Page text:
25. Mudimbe, V. Y. (1988). The Invention of Africa: Gnosis, Philosophy and the Order of Knowledge. Bloomington and Indianapolis: Indiana University Press.Google Scholar
  26. Mudimbe, V. Y. (1994). The Idea of Africa, African Systems of Thought. Bloomington and Indianapolis: Indiana University Press.Google Scholar
  27. Nanda, M. (1999). Who Needs Post-Development? Discourses of Difference, Green Revolution and Agrarian Populism in India. Journal of Developing Societies, 15(1), 1–31.Google Scholar
  28. Ndlovu-Gatsheni, S. (2013). Empire, Global Coloniality and African Subjectivity. New York: Berghahn Books.Google Scholar
  29. Olukoshi, A. (2006). African Scholars and African Studies. Development in Practice, 16(6), 533–544.CrossRefGoogle Scholar
  30. Quayson, A. (2002). Obverse Denominations: Africa. Public Culture, 14(3), 585–588.CrossRefGoogle Scholar
  31. Rahnema, M. (1997). Towards Post-Development: Searching for Signposts, a New Language and New Paradigms. In M. Rahnema & V. Bawntree (Eds.), The Post-Development Reader (pp. 377–403). Cape Town: David Philip.Google Scholar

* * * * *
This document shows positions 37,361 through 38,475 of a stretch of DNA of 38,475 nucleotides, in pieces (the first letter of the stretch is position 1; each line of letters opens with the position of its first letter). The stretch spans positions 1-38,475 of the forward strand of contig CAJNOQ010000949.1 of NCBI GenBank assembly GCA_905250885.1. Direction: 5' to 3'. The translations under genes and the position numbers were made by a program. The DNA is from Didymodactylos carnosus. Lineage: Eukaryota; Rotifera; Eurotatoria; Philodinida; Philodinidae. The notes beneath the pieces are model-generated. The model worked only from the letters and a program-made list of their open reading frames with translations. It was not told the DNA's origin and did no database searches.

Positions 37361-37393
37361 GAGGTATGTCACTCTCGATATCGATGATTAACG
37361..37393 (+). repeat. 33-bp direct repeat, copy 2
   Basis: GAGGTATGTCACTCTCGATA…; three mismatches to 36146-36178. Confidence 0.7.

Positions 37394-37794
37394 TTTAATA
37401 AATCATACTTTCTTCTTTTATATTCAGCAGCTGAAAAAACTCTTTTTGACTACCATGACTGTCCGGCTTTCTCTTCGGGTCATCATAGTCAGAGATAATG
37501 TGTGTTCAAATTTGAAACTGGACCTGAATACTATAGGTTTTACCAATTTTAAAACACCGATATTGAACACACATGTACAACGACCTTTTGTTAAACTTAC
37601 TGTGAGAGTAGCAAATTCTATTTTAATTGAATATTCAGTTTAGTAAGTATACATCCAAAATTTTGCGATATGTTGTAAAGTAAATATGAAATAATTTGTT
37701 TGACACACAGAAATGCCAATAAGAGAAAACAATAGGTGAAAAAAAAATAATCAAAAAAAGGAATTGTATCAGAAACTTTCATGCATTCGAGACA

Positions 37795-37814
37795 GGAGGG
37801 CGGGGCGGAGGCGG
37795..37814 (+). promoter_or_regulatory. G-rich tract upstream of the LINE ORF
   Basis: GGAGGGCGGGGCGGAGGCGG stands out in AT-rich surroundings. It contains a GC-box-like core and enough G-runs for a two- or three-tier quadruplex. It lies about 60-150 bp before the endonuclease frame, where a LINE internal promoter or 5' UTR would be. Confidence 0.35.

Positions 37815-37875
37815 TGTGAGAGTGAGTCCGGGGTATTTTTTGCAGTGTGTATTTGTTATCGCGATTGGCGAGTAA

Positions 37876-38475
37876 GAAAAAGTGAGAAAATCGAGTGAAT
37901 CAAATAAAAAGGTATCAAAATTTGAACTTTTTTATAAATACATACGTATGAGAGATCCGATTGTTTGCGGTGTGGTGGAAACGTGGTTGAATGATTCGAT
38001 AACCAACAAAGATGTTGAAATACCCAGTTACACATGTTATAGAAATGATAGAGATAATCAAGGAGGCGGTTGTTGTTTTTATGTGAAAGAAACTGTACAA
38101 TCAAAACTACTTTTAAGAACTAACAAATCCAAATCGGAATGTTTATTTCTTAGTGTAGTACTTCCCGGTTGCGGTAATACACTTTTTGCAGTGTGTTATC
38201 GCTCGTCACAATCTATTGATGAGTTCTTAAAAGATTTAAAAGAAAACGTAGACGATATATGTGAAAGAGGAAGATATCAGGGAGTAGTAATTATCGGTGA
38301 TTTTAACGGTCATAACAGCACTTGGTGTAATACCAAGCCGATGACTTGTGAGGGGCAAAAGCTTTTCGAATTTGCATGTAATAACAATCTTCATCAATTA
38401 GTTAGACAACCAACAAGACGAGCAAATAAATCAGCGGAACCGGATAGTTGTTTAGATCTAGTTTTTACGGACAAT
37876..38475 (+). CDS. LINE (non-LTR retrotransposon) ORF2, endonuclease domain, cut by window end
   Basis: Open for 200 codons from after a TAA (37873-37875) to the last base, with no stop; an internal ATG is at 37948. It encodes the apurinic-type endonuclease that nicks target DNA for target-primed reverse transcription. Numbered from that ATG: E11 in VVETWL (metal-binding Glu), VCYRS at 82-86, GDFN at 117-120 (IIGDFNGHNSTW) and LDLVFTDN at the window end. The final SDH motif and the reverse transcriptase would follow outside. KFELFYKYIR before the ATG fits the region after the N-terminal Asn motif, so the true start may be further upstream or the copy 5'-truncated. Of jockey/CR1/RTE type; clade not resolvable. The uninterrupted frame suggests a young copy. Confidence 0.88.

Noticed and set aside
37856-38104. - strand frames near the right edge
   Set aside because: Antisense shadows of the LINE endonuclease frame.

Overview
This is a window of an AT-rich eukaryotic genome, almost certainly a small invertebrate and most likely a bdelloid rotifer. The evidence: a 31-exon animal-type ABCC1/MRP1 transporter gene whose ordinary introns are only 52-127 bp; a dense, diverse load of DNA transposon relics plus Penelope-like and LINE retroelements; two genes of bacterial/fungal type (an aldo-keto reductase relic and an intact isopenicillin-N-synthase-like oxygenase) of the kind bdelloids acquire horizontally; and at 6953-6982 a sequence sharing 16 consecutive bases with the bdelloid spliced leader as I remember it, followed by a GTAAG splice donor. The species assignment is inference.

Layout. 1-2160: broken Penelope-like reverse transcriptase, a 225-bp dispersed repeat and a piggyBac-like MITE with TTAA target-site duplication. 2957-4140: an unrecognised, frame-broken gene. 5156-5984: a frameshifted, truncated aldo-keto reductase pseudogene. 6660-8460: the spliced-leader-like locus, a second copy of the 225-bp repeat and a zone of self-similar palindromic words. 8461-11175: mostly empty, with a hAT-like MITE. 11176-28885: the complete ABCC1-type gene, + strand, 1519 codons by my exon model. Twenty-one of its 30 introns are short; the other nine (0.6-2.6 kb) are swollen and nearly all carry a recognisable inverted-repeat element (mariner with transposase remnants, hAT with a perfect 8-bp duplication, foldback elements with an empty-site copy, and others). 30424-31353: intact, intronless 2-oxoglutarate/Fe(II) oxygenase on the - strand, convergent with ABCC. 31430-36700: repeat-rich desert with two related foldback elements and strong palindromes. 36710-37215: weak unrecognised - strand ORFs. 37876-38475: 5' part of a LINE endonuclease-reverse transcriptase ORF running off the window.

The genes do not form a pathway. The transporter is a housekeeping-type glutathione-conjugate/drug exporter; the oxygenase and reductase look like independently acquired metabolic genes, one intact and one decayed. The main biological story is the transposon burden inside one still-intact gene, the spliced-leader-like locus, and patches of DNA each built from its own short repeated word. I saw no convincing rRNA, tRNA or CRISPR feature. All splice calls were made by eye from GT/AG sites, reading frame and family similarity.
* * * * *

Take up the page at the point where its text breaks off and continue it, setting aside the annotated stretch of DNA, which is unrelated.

32. Rist, G. (1997). The History of Development: From Western Origins to Global Faith (P. Camiller, Trans.). London: Zed.Google Scholar
  33. Sachs, W. (Ed.). (1992). The Development Dictionary: A Guide to Knowledge as Power. London: Zed Books.Google Scholar
  34. Sylla, N. S. (2014). From a Marginalized to an Emerging Africa? A Critical Analysis. Review of African Political Economy, 41(Supp 1), S7–S25.CrossRefGoogle Scholar
  35. Taylor, I. (2014). Africa Rising? BRICS – Diversifying Dependency. Woodbridge: James Currey.Google Scholar
  36. Wai, Z. (2015). On the Predicament of Africanist Knowledge: Mudimbe, Gnosis and the Challenge of the Colonial Library. International Journal of Francophone Studies, 18(2&3), 263–290.CrossRefGoogle Scholar
  37. Yancy, G. (2008). Black Bodies, White Gazes: The Continuing Significance of Race. Lanham: Rowman and Littlefield.Google Scholar
  38. Yancy, G. (Ed.). (2015). White Self-Criticality Beyond Anti-Racism: How Does It Feel to Be a White Problem? Lanham: Lexington Books.Google Scholar
  39. Ziai, A. (2016). Development Discourse and Global History: From Colonialism to the Sustainable Development Goals. New York: Routledge.Google Scholar

Copyright information

© The Author(s) 2018

Authors and Affiliations

  • Sally Matthews
    • 1
  1. 1.Department of Political and International StudiesRhodes UniversityGrahamstownSouth Africa

Personalised recommendations